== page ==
The Boston pizza scene is amongst the nation’s best
500 Technology Square
Kendall Square in Cambridge sees a cross-section of foot and automobile traffic, making it an ideal spot for restaurants seeking to serve MIT students and the general public alike. Area Four is a nice addition that elevates Boston’s already-strong pizza game.
A4’s wood-burning oven is the centerpiece of the restaurant’s design. It turns out simple pizzas such as the “Not Pepperoni” (pictured at left, this pie features sopressata, mozzarella, tomato and Pecorino). But while pizza is the star of the show, the diverse menu also offers sandwiches, salads, soups and small plates at lunch. At dinner, A4 also serves chicken, fish, pork ribs and a variety of vegetables.
Complete with a bar and coffee service, Area Four captures a wide audience and is one of Boston’s best pizza finds.
352 Hanover St,
Those craving a Neapolitan pizza when in Boston need look no further than Locale. The small location has limited seating, but any wait on a busy evening is well worth it. The “Parma Due” pizza (prosciutto, arugula, mission figs and Gorgonzola) packs a flavor punch that is not to be missed. Ditto for the “Meatballs Al Forno”.
In an area blessed with older eating establishments and bakeries that have been around for generations, Locale is a fresh and vibrant newcomer to the North End scene. The eatery puts a lot of thought into providing customers with basic dishes comprised of simple, high-quality ingredients that honor Italian and American dining heritage alike.
No wonder Boston Magazine said Locale was one of the city’s best 21 places to eat pizza. We agree. We wonder how Beantown ever got on so well without it!
40 Hampshire St,
Pizza Today has visited Emma’s a handful of times over the past two decades. Why? Because despite all the options available in the pizza world, sometimes you just need a large, foldable slice to get you through the day.
This isn’t New York pizza. It’s basic, no frills, traditional American on a thin, crispy crust. And to many in Cambridge, it’s simply divine. Which is why dining here is, for many in Boston, a rite of passage.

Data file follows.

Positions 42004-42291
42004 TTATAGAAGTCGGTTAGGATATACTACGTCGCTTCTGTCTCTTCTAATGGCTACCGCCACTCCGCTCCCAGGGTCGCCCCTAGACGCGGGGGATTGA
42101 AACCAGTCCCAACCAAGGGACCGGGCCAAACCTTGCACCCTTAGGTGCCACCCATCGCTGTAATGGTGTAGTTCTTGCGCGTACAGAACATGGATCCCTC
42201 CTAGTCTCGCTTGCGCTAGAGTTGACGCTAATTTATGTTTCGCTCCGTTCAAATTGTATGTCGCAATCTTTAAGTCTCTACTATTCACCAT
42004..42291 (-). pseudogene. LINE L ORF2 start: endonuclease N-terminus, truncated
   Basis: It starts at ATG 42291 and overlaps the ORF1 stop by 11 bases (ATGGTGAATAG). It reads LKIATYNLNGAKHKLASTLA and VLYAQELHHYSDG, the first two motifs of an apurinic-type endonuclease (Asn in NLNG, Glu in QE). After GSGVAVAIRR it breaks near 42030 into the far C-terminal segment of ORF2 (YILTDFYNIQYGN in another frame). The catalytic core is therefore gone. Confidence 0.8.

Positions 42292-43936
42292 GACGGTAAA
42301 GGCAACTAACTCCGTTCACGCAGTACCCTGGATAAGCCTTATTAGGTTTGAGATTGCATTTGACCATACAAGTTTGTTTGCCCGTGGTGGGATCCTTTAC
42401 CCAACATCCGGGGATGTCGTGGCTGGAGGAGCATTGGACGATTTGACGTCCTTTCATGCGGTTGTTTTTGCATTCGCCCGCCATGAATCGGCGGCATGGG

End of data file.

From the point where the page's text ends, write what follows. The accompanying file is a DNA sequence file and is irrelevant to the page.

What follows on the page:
Emma’s offers more than slices, however. Whole pies, salads, sandwiches and appetizers (the goat cheese crostini is a winner) make sure there’s a little something for everyone.
As for the pizza itself, there’s nothing wrong with a straight pepperoni slice. But we were intrigued with the “Hasty Pudding Pie” (baby spinach, roasted sweet potato, caramelized onion, garlic, rosemary sauce, mozzarella and goat cheese).
11 1/2 Thacher Street
This North End stalwart stands the test of time. Opened in 1926, Regina Pizzeria is as old-school as it gets. It’s a no-frills establishment … a little worn, always busy, filled with locals and tourists alike.
The servers race to and fro, filling drinks and delivering piping hot brick-oven pizzas that are cut into gigantic, greasy, foldable slices. Much like Emma’s, this isn’t New York pizza, but it’s not far off.
Over the years Regina has grown to 17 locations, many in malls and other non-traditional outlets. But the original (right) remains worthy of the praise it receives. When you keep it simple, it’s difficult to mess things up. The original location keeps it simple.
Of course we had to try a pepperoni pie while we were there. But we were more smitten with the “Spinaci E Pomodoro” (fresh spinach leaves, cherry tomatoes, Pecorino Romano, mozzarella, fresh basil, garlic and oil).
Monica’s Mercato Pizza
130 Salem St
This one is off the beaten path.
Boston’s North End is a smorgasboard of options when it comes delis and bakeries. Monica’s Mercato Pizza is tucked away in a basement below an Italian grocery and deli that offers meats, breads, cheeses and sandwiches, among other things. A door on the side of the building leads customers down a flight of steps where a small carryout pizzeria awaits.
A display case greets patrons (see photo above) with slices and drinks. The menu is quick and simple — grab your slice of choice and get back up to street level to devour your selection in the alley or as you roam.
As you might have noticed by now, old-school and no-frills certainly carry the day in Boston’s pizza scene. Monica’s just might be the most laid back and understated spot of them all. There’s no pretense here. Just pizza.
69 Salem St,
Ernesto’s Pizzeria is another familiar North End haunt with scores of reviews over the years touting the shop’s slices. Much like other pizzerias we encountered on our tour, Ernesto’s offers its dine-in and carryout menu in a casual, quick-serve setting. Though salads are available, it’s all about the pizza here.
Ernesto’s calls its fare “Old World Pizza.” We found it to be honest, blue-collar, tried-and-true … just like pizza was meant to be.
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